“But I don’t want to go among mad people,” Alice remarked.
“Oh, you can’t help that,” said the cat. “We’re all mad here. I’m mad. You’re mad.”
“How do you know I’m mad?” said Alice.
“You must be;” said the cat, “or you wouldn’t have come here.”
Mad means something different to English people. It does not mean insane; that archaic interpretation died with those horrible old gothic lunatic asylums that crawled into the 20th century and died. In 1774 a Madhouse Act of Parliament instigated the requirement that licensed practitioners ran these places, and yearly inspections would take place: but they were barbaric old hovels in truth.
No: mad has long since wandered away from that old meaning, and now represents the eccentric. The quirky. The downright odd. The pop group, Madness, is a case in point. It’s edgy and right on trend to be mad. And when you join a new group of people you are often told that someone odd will fit right with them in because they’re all a bit mad, there.
Mad is a badge of honour.
I wonder just how mad one is allowed to be before one makes all the other mad people feel a little uncomfortable?
Maddie had a dentist’s appointment on Wednesday. I think the Dentist has been watching Marathon Man. He tightened her braces for the very last time before they are removed in about 12 weeks’ time; and by the time she sat down to tea that night she was in agony.
Bedtime saw her miserable. Could she have an ice pack, she pleaded?
We have never had such a thing as an ice pack. But we do have about four open packs of frozen peas. I buy them, I forget they’re there, I buy another pack, and so on until, were peas currency, we would be millionaires.
I pottered downstairs to the freezer and inspected its contents. The fridge freezer is unconscionably old. In April it will be gone, along with the rest of the kitchen. We are marking time, watching the ice wage war on the door and the dribbles trickle occasionally across the kitchen floor.
I selected a bag of peas. I did not put it in another bag, but flew happily upstairs to administer cold to my daughter, who gratefully accepted them.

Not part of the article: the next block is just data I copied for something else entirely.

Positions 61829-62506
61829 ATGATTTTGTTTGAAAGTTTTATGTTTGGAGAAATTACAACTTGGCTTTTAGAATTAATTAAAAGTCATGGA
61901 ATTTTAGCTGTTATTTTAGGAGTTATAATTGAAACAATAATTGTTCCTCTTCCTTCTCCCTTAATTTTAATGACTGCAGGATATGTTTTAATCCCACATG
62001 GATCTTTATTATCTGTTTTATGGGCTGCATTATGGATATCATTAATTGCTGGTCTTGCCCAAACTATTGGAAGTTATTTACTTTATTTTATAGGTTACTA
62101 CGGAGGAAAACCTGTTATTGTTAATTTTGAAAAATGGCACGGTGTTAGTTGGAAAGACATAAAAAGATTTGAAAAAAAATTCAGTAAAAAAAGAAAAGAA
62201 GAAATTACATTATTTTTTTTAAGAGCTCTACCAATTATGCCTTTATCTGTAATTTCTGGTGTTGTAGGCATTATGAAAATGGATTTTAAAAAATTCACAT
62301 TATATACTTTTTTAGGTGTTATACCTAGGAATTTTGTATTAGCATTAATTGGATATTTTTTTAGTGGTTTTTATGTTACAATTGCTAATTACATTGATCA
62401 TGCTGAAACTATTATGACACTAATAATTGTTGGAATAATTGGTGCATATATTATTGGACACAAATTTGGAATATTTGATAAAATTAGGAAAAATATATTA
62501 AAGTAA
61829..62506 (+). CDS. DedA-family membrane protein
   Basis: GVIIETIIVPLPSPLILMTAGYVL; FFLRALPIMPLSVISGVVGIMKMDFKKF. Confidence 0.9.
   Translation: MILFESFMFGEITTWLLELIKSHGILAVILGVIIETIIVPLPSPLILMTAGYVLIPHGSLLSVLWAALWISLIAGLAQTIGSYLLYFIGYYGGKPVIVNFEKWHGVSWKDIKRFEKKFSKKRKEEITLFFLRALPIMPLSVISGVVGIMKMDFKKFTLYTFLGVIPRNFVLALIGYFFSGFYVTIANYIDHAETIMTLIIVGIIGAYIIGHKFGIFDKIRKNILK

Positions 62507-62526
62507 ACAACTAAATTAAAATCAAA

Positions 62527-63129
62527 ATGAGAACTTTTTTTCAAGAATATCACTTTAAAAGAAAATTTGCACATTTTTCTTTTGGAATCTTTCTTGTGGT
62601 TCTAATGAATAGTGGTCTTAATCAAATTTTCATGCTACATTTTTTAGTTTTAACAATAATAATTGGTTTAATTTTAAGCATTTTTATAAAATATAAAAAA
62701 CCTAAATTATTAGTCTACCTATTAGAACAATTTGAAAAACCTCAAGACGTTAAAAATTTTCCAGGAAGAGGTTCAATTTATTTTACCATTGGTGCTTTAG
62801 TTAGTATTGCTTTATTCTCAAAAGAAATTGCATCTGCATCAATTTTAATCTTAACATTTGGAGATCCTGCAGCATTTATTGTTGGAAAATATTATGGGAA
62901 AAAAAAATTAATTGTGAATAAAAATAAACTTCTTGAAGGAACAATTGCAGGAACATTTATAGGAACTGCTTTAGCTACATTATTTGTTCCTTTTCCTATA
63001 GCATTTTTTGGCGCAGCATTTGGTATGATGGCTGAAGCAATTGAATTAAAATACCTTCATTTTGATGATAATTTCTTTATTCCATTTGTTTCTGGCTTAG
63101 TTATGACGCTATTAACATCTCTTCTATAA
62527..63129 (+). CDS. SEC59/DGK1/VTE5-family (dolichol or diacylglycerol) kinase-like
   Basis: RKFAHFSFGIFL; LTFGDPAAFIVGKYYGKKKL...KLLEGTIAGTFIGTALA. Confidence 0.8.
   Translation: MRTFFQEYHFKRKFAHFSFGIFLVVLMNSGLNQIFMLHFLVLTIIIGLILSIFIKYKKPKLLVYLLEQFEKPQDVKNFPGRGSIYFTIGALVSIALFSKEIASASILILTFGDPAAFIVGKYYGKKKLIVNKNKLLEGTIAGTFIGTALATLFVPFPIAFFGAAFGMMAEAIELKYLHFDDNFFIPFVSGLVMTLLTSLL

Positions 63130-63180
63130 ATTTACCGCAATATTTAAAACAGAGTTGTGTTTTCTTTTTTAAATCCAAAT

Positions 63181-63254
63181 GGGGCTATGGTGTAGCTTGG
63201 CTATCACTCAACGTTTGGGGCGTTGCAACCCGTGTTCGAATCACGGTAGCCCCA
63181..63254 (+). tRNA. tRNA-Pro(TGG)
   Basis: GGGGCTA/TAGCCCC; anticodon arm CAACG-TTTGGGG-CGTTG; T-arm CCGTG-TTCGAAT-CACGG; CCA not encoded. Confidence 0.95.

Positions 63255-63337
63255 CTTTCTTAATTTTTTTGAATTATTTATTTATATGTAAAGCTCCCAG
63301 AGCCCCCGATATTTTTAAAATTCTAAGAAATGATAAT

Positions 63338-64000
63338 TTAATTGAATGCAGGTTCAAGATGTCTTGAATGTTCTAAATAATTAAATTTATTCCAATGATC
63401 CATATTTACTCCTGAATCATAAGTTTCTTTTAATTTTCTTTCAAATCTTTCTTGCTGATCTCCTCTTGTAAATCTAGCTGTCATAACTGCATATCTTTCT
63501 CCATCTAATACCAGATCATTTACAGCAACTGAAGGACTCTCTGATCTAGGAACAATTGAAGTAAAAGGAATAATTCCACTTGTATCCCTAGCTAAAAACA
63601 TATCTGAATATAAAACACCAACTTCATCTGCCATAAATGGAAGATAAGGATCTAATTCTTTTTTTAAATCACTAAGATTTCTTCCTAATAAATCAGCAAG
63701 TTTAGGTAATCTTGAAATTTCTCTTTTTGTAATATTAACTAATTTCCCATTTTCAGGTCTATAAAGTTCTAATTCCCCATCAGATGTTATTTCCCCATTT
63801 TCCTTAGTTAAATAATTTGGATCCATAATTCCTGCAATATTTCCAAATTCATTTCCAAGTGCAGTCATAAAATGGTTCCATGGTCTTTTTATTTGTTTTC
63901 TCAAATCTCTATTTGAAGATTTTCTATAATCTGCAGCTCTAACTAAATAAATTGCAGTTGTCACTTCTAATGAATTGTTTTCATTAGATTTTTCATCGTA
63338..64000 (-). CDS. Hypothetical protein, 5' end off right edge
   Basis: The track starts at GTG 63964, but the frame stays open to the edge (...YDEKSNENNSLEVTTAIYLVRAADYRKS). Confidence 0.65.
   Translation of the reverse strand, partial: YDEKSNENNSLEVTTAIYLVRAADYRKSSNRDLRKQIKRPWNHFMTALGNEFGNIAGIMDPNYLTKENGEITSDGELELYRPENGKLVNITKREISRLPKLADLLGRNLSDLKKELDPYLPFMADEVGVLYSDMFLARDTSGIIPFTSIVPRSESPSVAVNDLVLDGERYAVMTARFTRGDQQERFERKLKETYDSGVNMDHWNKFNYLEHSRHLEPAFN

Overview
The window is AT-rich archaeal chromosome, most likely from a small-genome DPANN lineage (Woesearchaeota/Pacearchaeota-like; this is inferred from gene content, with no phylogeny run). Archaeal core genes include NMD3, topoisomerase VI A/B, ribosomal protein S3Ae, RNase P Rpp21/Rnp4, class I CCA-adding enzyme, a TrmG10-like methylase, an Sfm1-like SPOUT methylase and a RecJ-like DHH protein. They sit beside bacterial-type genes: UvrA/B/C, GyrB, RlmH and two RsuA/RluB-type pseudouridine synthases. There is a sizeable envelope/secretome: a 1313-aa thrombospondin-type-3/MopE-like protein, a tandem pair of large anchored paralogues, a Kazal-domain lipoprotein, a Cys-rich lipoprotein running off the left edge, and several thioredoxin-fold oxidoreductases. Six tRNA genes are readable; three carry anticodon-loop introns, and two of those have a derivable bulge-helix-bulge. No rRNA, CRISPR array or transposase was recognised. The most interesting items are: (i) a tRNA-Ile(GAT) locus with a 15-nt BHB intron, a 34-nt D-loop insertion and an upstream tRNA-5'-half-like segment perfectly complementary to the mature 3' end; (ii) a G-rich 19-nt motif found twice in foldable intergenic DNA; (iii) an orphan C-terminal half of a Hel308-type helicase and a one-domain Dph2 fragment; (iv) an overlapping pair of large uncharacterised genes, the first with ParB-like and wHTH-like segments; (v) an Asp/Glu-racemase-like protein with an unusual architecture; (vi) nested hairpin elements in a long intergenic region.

Time wears on, and inevitably all peas must melt. By nine they were thoroughly defrosted. And not only this, but my daughter had dozed off.
The peas, not content with their Florence NIghtingale bag stance, had made a bid for freedom. They had populated the bed, and not with lovely hard frozen easily retrievable peas, but with green squishy peas which left little round green pigmented calling cards. As I picked each one, individually, from its chosen place on the duvet, I wondered briefly how many mothers had ever done this before.
I went downstairs, passing the cat on the bicycle.
The cat has a post-Olympics obsession with the bikes in the porch. He seems not to want to go out of the door, but to climb to the handlebars of a big man’s bike and ride like the wind, absolutely nowhere.
He has a wild and questing face, there at the controls of a human bike. Anyone would think he has opposable thumbs.
He may be hiding a few, I thought, as I arrived in the kitchen to find yet another sachet of cat food on the floor and ripped expertly open with a claw. That very morning, musing as to how he managed to steal the sachets in the first place, Felix and I stopped short a we watched him jump onto a kitchen surface, open the high cat food cupboard with his paw and stick the paw in to test for loose sachets. He was stood up on his hind legs like a small child. It was odd. Uncanny.
Sound like a Lewis Carroll novel to you?
And you must be mad too. Or, as a wise, slightly crazed old cat once said, you wouldn’t have come here.